The Best and Worst Days of the Week to Play a Show

Posted by Jhoni Jackson on Apr 14, 2015 09:00 AM
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nights-1Punk outfit Ultraje at Club 77 in San Juan, Puerto Rico. (Photo by Elías C. Quintana Matias)

Friday and Saturday nights are traditionally expected to be the busiest nights for music venues, and as such are typically reserved for touring or local acts with reliably strong draws. Every band and musician's ideal gig, then, is a weekend headlining spot, right? That makes sense, sure. But if you're still growing your fanbase or scheduling a tour, those coveted nights aren't always a possibility. So what's the next best thing?

The answer: it depends. That wasn't meant to be a trick question, really. What we're getting at here is that the best or worst night is circumstantial – it varies depending on who your crowd is, what your band sounds like, and other factors. There's plenty of reasons why you might not land that coveted weekend gig – you could be just starting out or maybe you happen to be touring through a particular city on a weeknight. We've highlighted three levels here  new bands, local staples, and first-time touring acts – to help you figure out what to expect and how to make the most of any given night.

1. Debut performances for brand new artists

Sunday to Wednesday: These are commonly seen as slow nights, but that's not always true. If you're debuting at a weekly showcase – a recurring open mic or jam, for example – you could actually see a bigger crowd than if you'd arranged your own show.

Thursday: Sometimes booking agents and venue owners won't give Fridays or Saturdays to completely unknown names because there's no guarantee they'll bring a crowd. Fair enough. But if you can round up a few familiar local acts, you might persuade them to let you book a Thursday – closer to the weekend, so it's easier to convince the nine-to-five crowd to come out than it would be earlier in the week.

Friday and Saturday: If you're known from a former project or have an in with headlining locals or touring acts, definitely try for a weekend night. Deceiving the promoter by promising 250 people so he or she will hand over a headlining spot, however, is probably a bad idea. (Unless you really think you can swing it, of course!)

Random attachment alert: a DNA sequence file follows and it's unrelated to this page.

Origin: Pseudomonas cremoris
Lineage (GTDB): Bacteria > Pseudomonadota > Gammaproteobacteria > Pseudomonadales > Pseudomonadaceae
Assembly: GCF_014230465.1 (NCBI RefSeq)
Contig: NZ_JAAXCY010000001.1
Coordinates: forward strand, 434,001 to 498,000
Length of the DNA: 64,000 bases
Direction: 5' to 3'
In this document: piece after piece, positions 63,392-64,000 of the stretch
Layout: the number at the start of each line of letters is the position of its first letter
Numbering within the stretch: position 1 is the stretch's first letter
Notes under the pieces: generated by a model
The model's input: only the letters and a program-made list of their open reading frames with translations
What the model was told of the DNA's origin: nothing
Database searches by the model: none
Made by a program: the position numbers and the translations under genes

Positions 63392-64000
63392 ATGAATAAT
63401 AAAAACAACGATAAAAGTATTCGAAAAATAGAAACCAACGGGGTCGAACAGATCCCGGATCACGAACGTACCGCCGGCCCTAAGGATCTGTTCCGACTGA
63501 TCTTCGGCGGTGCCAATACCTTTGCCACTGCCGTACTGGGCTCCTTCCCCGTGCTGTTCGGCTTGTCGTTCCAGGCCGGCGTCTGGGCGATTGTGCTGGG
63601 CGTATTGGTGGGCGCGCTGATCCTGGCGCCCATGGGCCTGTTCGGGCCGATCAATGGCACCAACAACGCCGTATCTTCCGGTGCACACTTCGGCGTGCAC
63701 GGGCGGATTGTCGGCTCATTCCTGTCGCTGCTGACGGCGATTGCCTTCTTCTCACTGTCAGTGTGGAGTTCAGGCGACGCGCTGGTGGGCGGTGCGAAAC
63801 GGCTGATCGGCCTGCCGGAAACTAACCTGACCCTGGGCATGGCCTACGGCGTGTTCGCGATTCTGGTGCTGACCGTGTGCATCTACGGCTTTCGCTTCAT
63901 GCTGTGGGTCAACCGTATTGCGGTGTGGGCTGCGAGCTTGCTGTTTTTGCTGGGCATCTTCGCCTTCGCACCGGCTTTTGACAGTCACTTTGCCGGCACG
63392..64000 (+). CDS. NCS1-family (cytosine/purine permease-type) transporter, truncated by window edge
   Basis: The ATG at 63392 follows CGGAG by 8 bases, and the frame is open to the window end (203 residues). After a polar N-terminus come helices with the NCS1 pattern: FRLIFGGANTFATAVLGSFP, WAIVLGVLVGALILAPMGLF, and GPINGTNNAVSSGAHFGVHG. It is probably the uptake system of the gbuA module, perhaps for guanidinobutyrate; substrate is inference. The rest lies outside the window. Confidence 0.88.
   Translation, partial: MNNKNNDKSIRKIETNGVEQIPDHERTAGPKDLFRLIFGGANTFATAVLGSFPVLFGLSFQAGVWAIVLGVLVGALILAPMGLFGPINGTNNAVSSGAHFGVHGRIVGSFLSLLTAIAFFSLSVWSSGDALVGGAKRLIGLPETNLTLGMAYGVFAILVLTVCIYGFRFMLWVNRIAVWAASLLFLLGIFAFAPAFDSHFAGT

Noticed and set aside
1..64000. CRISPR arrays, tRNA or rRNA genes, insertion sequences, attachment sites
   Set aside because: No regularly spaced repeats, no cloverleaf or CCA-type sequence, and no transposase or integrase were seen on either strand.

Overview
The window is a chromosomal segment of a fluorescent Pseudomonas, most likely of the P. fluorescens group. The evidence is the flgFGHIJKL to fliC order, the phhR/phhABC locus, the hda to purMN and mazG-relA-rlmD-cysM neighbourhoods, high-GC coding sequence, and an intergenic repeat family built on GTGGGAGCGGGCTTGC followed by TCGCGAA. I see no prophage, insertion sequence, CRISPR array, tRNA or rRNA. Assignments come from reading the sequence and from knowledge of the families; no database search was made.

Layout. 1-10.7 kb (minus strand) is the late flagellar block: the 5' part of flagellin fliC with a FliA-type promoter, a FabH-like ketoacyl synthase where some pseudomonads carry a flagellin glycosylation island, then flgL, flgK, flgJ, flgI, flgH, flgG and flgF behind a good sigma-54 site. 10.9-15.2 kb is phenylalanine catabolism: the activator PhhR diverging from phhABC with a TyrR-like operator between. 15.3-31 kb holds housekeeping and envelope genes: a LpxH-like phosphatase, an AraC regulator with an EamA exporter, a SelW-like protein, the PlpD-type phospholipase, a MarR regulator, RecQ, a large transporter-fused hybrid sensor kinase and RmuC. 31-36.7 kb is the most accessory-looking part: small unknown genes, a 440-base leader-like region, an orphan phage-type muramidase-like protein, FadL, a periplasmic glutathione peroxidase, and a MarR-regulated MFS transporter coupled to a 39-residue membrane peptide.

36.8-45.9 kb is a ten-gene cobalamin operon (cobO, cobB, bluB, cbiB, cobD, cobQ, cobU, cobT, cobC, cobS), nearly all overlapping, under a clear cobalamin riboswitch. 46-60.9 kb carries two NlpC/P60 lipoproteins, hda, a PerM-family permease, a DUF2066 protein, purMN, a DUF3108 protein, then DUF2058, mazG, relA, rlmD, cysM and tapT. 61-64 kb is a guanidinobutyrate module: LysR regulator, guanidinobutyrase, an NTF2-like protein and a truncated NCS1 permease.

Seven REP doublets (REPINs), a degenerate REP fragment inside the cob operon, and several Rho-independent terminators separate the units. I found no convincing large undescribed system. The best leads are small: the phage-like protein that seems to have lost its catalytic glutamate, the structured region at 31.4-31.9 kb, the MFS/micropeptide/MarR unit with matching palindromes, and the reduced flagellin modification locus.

2. Local bands with an existing fanbase

Sunday to Wednesday: Anyone with a strong local following has probably already played plenty early-in-the-week shows. If you've proved your draw, it's probably time for you to try moving toward a weekend opening spot. That doesn't mean you should quit playing on Tuesdays, period. But if you're playing every Tuesday and have been for some time, start working toward bigger nights.

Thursday: It's a segue into the weekends, for sure. If you can't get a headlining gig, try for an opening spot with a well-known touring band – they don't always roll through town on the weekends, you know.

Friday and Saturday: The question isn't if you're ready to headline, it's where. Begin with a smaller venue, maybe even an unconventional party at a bar that doesn't always host shows. Consider your draw, and try to match that number to the venue's capacity.

3. Touring independent acts

Sunday to Wednesday: It'd be incredibly inefficient to book a tour of only weekend shows, so it's normal for touring acts to perform during the week, too. To ensure the biggest crowd possible, try booking venues that regularly schedule on the night you're considering. If their patrons are accustomed to seeing bands on Tuesdays, then they're already primed to check out yours.

Thursday: Again, this is almost the weekend, so anyone with an early schedule is probably more willing to get out this night than earlier in the week. Sharing the stage with better known locals, especially if it's your first visit to their city, will help boost attendance.

Friday and Saturday: Ah, the ideal situation. Still, like with any band, researching venues to make informed inquiries instead of blindly hitting them up will serve you well.


Now that you know the best days to play, here's how to have your best show ever:


Jhoni Jackson is an Atlanta-bred music journalist currently based in San Juan, Puerto Rico, where she juggles owning a venue called Club 77, freelance writing and, of course, going to the beach as often as possible. 

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Topics: Music Business 101, Booking Gigs & Touring


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